“Nature like a good householder throws away nothing of which anything useful can be made.” Aristotle, On the Generation of Animals
It is delightful to think that nature already does what I am supposed to be doing: be a good householder. What a gift it is to me that my calling, my challenge is to imitate and participate in a marvelous order already being enacted all around me.
What might appear as profligacy in nature—perhaps the countless dandelion seeds, or the showers of acorns—is in reality a well-measured abundance. Even generosity. Humans might waste seeds. Nature does not.
Everything in nature has its place. But we humans sometimes shape for ourselves things that really don’t belong. Then, we need to throw some things away.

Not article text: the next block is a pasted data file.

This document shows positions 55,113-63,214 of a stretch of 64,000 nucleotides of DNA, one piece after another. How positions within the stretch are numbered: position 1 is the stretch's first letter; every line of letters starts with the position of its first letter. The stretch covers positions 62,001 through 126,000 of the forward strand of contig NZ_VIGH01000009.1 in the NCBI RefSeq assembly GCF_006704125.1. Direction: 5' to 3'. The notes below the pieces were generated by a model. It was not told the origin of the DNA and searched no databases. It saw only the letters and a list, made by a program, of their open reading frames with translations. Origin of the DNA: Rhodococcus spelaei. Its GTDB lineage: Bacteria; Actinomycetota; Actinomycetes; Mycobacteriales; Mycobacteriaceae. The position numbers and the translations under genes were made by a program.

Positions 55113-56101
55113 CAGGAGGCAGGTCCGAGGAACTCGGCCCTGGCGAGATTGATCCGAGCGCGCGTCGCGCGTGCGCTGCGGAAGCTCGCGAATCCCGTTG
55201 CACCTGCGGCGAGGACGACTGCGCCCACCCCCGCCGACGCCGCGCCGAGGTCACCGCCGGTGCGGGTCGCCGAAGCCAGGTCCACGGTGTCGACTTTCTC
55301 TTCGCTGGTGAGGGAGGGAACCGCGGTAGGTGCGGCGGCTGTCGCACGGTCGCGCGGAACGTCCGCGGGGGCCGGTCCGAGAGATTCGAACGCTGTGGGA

There are many real needs to be fulfilled: our own, and others’. There is no call for extravagance, and no place for waste. But well-ordered generosity can be the measure in our homes, in our lives. As it is in nature.
Aristotle (384-322 B.C.), student of Plato, tutor of Alexander the Great, has been considered by many to be the greatest ancient philosopher.
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